S&P 500 notches 63rd record close of 2021 amid encouraging jobless-claims data and tech strength

S&P 500 notches 63rd record close of 2021 amid encouraging jobless-claims data and tech strength
Investors have become more cautious about US stocks in recent weeks. Johannes Eisele/Getty Images
  • The S&P 500 closed at a record high on Thursday for the 63rd time in 2021 after encouraging jobless claims data.
  • Filings for unemployment insurance fell to 269,000 last week, better than estimates of 275,000.
  • Technology shares have led the market higher following the Fed's taper announcement.

US stocks were mixed on Thursday, but the S&P 500 closed at a record high for the 63rd time so far this year.

The move higher was driven by technology stocks, which surged amid a weeks-long decline in the 10-year Treasury yield and the Fed's decision to taper its monthly bond buying program.

Shares of Nvidia jumped 12%, while Tesla gained about 1% to hit new records.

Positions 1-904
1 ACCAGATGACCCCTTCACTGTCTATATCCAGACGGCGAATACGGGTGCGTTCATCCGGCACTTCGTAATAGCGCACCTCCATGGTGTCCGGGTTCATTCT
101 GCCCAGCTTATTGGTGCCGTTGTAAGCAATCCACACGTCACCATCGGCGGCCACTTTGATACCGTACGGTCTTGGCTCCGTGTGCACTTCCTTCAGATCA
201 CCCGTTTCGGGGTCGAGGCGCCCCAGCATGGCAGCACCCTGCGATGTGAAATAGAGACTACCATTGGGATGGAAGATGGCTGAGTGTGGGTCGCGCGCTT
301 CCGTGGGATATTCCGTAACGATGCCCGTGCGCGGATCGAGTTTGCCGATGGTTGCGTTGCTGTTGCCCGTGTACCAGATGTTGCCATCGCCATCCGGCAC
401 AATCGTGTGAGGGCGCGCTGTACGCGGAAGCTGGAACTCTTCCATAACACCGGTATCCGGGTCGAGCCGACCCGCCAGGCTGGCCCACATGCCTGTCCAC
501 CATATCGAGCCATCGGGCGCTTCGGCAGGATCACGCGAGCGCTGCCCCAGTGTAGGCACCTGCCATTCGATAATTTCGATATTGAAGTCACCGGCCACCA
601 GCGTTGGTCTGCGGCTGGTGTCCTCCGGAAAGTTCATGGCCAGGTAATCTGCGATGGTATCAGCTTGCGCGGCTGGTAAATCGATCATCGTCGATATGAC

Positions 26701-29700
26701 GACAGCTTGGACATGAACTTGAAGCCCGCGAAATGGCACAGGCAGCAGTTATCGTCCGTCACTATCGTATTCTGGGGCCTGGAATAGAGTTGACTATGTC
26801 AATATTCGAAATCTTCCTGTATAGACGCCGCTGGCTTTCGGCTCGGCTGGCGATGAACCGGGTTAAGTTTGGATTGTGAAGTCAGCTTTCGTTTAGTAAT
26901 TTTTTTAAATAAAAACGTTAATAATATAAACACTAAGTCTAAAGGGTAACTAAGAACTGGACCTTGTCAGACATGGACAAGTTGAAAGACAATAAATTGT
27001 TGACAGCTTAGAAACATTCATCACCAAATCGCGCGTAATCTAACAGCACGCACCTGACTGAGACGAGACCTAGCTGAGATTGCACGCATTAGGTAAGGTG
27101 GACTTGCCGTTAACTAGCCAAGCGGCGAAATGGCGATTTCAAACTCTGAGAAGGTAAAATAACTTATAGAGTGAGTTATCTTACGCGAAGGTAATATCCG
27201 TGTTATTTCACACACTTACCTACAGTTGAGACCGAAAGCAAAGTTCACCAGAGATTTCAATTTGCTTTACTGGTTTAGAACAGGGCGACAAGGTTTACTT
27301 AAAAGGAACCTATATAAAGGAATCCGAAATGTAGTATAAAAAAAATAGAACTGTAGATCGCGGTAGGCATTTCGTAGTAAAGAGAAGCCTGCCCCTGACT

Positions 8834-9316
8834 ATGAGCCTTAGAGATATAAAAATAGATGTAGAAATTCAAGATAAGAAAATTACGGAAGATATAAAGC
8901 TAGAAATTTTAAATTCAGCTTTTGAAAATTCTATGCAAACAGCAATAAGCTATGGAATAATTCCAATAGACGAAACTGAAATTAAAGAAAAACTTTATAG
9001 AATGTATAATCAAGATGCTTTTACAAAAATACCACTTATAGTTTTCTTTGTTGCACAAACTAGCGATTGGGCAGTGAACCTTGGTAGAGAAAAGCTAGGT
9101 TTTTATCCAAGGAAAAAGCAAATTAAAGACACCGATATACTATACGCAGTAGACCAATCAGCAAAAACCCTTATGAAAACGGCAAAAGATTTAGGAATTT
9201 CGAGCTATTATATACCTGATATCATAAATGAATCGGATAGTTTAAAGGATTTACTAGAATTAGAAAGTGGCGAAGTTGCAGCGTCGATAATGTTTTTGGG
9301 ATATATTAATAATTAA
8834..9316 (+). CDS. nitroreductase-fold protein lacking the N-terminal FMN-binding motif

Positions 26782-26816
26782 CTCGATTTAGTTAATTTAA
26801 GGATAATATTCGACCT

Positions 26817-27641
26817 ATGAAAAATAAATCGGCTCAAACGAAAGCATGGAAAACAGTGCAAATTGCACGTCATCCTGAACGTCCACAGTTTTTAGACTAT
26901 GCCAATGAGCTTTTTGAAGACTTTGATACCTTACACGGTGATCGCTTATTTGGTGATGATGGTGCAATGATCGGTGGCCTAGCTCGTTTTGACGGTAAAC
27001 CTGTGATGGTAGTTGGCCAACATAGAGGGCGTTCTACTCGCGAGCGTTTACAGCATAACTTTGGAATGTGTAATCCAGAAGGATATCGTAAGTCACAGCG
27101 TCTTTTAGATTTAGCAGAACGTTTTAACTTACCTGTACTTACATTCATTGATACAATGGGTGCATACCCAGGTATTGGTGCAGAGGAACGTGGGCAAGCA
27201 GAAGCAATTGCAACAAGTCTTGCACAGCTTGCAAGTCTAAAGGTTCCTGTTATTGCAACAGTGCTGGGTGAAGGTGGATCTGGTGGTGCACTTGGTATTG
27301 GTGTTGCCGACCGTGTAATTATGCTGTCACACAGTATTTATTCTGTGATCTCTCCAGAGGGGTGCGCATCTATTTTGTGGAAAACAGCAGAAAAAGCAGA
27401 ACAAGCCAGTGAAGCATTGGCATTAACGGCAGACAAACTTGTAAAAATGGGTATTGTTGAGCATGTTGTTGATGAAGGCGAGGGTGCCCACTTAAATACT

Jobless claims hit another pandemic-era low of 269,000, better than the 275,000 estimate. Continuing claims slid to 2.11 million for the week that ended October 23, also beating forecasts. The solid figures come as hiring once again picks up in the hospitality sector.

Here's where US indexes stood at the 4:00 p.m. ET close on Thursday:


Cathie Wood's Ark Invest sold nearly 4 million shares of Zillow on Wednesday after the real estate company plunged 25% on its departure from the home-flipping business.

Shiba Inu fell 14% on Thursday as the second-biggest whale wallet moved $2.3 billion of the tokens to multiple wallets.

Personal finance website NerdWallet went public on Thursday, surging as much as 91% and hitting a valuation of more than $2 billion.

The Bank of England held interest rates at record lows on Thursday despite previously hinting at a potential hike to combat rising inflation.

West Texas Intermediate crude oil fell 2.18% to $79.10 per barrel after OPEC+ maintained its pace of gradual output hikes. Brent crude, oil's international benchmark, fell 1.59% to $80.69 per barrel.


Gold climbed as much as 1.74% to $1,794.60 per ounce.